Grossmont District Hospital administrators will meet with state health officials today to discuss alleged deficiencies in the hospital's emergency services which were uncovered in a recent investigation prompted by the death of a trauma patient on Christmas Day.
A report released Wednesday by the California Department of Health Services listed 11 areas in which Grossmont's practices failed to meet state standards. Although the hospital provided the state with its plans for correction last week, Ernest Trujillo, district administrator for the agency, said Grossmont administrators had yet to satisfactorily resolve three of the deficiencies.
Most of the deficiencies centered on the hospital's treatment of Nickey Trevino, a gunshot victim who was admitted on the morning of Dec. 25. Although Grossmont was designated as one of the county's six trauma centers at the time, no surgeon was present to operate on Trevino. Even after the on-call surgeon was notified that the patient's life was in danger, he failed to respond in time. Trevino eventually was flown by helicopter to UC San Diego Medical Center, where he died.
Although Ron Dahlgren, the hospital's chief administrative officer, has emphasized that the Trevino case was an isolated incident, the state's report on Grossmont cited "other instances in which a surgeon was not available within 20 minutes after a call-back for a life-threatening situation."
At a news conference Wednesday, Dahlgren defended the hospital's emergency response record, noting that in half of the life-threatening situations it had handled, on-call surgeons had responded before the patient arrived, and that in 90% of the cases, the response time had been 15 minutes or less.
Dahlgren added that apart from the Trevino case--when the surgeon had taken 42 minutes to respond--the slowest response time had been 27 minutes, within the 30-minute requirement established by the Joint Commission on Accreditation of Hospitals (JCAH).
But in his report, Dr. Carlton J. Peterson, physician-consultant to the Health Services Department, said Grossmont was required to have surgeons available within 20 minutes as part of its commitment to provide basic emergency medical service. Trujillo said this requirement was imposed in a memorandum from the department's Sacramento headquarters, and that he could not compromise on it.
Dahlgren said hospital administrators have yet to receive written notification of the 20-minute requirement from state officials, adding that JCAH informed him March 21 that it still only mandates that surgeons be available within 30 minutes.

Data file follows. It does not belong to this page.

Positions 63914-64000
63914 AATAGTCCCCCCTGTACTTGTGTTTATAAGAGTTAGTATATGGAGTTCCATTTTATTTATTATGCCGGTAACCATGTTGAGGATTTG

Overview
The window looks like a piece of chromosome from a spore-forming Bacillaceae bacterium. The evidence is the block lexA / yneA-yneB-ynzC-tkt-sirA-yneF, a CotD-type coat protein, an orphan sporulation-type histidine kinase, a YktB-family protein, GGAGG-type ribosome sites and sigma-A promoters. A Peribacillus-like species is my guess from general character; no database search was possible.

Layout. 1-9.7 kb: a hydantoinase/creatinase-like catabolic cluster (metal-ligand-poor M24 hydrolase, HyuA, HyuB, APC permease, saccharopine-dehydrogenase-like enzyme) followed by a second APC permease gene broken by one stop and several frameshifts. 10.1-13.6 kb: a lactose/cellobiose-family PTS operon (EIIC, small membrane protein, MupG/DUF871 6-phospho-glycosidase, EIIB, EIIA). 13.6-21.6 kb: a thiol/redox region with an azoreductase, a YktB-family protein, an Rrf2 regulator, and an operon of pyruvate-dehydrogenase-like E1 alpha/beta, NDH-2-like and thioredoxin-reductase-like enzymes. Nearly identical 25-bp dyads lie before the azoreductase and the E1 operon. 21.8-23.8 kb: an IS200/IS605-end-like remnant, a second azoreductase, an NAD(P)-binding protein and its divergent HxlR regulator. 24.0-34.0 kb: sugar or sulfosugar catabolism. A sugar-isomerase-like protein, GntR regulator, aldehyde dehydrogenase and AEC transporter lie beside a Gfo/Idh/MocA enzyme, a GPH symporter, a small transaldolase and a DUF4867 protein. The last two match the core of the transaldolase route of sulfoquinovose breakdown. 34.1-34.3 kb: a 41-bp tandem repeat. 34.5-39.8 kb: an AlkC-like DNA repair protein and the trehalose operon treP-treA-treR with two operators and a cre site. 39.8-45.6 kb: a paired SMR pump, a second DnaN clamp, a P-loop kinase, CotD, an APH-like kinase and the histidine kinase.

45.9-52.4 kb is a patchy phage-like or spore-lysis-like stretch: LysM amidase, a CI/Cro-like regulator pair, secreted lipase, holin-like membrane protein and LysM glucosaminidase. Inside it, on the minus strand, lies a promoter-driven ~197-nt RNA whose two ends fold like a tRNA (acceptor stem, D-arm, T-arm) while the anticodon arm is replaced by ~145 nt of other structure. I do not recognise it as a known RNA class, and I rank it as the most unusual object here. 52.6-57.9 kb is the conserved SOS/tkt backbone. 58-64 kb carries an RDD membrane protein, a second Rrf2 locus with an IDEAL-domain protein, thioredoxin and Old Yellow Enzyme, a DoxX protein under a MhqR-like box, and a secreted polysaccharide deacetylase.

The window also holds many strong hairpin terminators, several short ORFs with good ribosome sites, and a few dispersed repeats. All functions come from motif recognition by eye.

"We are not attempting to be confrontative with the implied interpretation by the state of 20 minutes, but due to the clarification received from JCAH . . . we shall perform under that (30-minute) criteria," Dahlgren stated in his reply to the state report.
Although he said the 20-minute response time might be difficult and costly for the hospital to implement, Dahlgren said the hospital would comply with whatever requirement was agreed upon today. The Health Services Department cannot fine hospitals to enforce compliance, but it can refuse to grant part of the hospital's license, Trujillo said.
Six of the other deficiencies cited in the state report stemmed from the hospital's loss of a tape of radio communications between hospital personnel and paramedics responding to the Trevino case. The loss of the tape, which Dahlgren said was probably stolen, impeded the hospital's investigation of the case.
In his response to the state's report, Dahlgren said the loss of the tape had prompted the hospital to "maintain stricter control over access and accountability of the tapes," which he said are now kept under lock and key.
The Trevino incident occurred during the final days of the Grossmont's status as one of the county's six trauma centers. The hospital's board of directors had voted Dec. 18 to abandon trauma center status Jan. 3, ostensibly because of excessive costs and insufficient patient use.
However, Grossmont's trauma unit had been criticized by county health officials who charged that surgeons were not always present when patients arrived, as stipulated under trauma center regulations. There were also rumors of morale problems among trauma unit surgeons, who were not compensated for the hours they spent on call.
Responding to questions about the Trevino case Wednesday, Dahlgren would not disclose what reason the surgeon had given for failing to respond immediately to his call on Christmas morning. Although he said the physician had been disciplined, he would not elaborate on the nature of the punishment, saying only that the doctor is still on the hospital's staff. Nevertheless, he said the chances of a similar incident occuring in the future were remote "because of the trauma we've gone through in this matter."
"For the loss of one surgeon coming in, some of our reputation was lost," Dahlgren said, though he continued to stress, "that was (only) one surgeon, one case."
The other two deficiencies to be discussed by Dahlgren and Trujillo today are not connected with the Trevino case, but were discovered by Peterson during his inspection of the hospital on Jan. 30.
One involved Grossmont's failure to establish adequate bylaws for each of its departments, while the other pointed out the hospital's lack of specific requirements for continuing medical education for its personnel.
Dahlgren said the hospital was not aware that these requirements were mandated by the state Administrative Code. Trujillo said he expected "no problems" in securing the hospital's compliance with these directives.